It is very easy to advice others to do something, but it is very hard to be sure that this will actually help them. However, not all understand this or choose to phrase their advice accordingly. I.e. instead of “here is a way to X”, it actually should be “this is how I did X”. Thus, very often non-objective advice is just a description of what helped the author, which is also true for some of my posts.


Please treat this as a mega disclaimer to all my future and past posts.

I do try to self-improve a lot and it seems that I am not alone in this desire. There are plenty of blogs, sites and videos on self-improvement with various advice. This can be about better productivity, self-confidence, startups, health, exercise. It is a very good way to create value for people and improve people’s lives.


However, often such advice is very subjective. People just share what they do and how this helps them. Someone wakes up at 4am every day and starts by making their bed. This helps them to be extremely productive. As a result, they tell others “hey, do you want to be more productive? Just wake up at 4 am and make your bed everyday”. Obviously, this does not mean that this will have positive effect (or any) on you. The author of the advice has their own life with their own weak and strong areas. You have your own, which may be completely different.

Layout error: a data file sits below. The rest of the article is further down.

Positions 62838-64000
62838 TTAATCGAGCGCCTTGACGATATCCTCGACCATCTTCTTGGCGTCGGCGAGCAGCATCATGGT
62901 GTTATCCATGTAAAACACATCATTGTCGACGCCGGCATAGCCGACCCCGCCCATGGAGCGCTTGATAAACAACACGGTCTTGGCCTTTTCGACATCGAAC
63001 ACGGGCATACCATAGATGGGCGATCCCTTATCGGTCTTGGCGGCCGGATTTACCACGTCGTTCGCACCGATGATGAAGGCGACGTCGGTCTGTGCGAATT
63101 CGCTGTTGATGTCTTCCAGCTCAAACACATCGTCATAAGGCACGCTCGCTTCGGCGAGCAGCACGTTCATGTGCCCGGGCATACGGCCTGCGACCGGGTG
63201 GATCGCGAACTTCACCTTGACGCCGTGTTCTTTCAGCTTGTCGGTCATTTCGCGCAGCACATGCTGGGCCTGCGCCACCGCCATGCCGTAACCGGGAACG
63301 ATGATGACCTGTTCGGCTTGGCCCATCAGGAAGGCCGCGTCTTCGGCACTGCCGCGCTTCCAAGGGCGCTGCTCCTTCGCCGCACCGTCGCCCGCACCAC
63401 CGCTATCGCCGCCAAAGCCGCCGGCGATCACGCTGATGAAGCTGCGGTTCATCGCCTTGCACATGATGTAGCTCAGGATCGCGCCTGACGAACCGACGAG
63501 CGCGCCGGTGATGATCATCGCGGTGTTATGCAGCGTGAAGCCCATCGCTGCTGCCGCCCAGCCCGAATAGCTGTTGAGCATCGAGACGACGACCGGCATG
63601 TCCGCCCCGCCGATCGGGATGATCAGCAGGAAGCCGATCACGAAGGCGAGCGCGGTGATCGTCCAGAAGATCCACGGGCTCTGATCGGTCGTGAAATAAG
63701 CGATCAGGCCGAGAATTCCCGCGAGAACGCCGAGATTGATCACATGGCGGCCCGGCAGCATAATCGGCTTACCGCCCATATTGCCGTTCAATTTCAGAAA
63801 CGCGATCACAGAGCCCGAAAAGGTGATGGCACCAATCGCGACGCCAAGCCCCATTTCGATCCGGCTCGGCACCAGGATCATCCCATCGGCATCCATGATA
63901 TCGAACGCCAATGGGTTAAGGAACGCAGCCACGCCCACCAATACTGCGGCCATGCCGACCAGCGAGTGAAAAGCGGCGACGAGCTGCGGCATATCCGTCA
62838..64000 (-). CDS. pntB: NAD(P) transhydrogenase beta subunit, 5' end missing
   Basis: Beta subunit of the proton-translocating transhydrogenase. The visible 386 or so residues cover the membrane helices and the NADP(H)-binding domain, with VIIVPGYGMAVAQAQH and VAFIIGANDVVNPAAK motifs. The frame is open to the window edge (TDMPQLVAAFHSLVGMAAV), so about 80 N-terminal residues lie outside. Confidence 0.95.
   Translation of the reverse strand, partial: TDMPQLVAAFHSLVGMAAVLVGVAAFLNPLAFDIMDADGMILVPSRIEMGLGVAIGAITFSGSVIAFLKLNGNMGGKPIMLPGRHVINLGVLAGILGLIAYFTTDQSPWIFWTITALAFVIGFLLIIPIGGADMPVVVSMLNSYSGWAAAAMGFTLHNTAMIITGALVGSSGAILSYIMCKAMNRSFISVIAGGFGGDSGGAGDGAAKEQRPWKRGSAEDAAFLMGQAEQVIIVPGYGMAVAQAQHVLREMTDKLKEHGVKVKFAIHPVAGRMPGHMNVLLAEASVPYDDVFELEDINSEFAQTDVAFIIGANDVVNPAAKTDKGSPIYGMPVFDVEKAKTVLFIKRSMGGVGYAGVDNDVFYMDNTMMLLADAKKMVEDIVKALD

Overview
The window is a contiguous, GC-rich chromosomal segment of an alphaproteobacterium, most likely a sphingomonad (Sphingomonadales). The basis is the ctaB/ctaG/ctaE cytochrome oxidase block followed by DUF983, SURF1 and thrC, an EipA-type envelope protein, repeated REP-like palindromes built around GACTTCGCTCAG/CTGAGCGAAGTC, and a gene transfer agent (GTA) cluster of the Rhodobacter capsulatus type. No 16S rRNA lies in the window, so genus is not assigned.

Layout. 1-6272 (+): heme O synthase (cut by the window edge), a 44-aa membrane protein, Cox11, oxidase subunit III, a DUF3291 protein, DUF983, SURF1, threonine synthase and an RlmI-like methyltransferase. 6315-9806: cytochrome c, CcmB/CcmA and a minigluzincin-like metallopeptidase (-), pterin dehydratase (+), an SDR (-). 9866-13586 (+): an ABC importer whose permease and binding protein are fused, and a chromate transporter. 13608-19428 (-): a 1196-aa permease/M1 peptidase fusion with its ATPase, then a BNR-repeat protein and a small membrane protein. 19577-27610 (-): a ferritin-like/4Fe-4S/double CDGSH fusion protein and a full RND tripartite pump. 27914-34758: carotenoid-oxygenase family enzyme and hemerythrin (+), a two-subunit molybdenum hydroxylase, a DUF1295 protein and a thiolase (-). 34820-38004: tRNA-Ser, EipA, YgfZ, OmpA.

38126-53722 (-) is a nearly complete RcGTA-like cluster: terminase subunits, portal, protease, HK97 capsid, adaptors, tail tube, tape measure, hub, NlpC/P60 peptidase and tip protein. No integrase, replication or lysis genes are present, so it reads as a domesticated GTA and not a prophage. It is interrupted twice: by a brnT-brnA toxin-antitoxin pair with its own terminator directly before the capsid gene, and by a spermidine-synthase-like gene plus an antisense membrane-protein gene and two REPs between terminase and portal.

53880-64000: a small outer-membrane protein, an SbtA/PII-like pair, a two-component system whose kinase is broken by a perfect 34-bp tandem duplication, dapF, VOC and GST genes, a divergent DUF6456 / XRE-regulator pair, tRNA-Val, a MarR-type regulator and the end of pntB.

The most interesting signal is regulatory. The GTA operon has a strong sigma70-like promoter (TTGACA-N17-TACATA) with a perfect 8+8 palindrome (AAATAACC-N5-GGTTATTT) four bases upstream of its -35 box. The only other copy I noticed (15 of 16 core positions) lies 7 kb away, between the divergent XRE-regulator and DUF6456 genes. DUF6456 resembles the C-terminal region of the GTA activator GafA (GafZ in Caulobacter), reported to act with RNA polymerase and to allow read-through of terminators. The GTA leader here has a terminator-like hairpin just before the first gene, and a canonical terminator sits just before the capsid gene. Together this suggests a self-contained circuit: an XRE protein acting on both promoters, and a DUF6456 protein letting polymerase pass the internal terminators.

Imagine that you have vitamin C deficiency (hypothetical example) and this has physical negative consequences, but you don’t know the reason. You somehow miraculously start taking vitamin C supplements and this fixes the deficiency. The deficiency is now gone. Then you can advise others - do you want to get rid of such negative consequences? Take vitamin C supplements. However, let’s imagine that there is some other way to get similar negative consequences. Thus, one can have perfect level of vitamin C, but still have same negative consequences (hypothetical example). Thus, your advice won’t help them. The situation above with 4am and making one’s bed is exactly the same. Perhaps the author was missing routine and was too dynamic and that’s why waking up at 4am helps them. Perhaps you are over attached to your routine and adding more to it will even harm you.

Eye opening examples

This effect is easy to observe with advice which had an enormous effect on you, but didn’t work for others. E.g. I do consider “The science of Wellbeing” course on Coursera (my summaries: full, brief) to be a life changing as well as “Search Inside Yourself” book (my summary). However, I met people who took the course and read the book and were “meh”.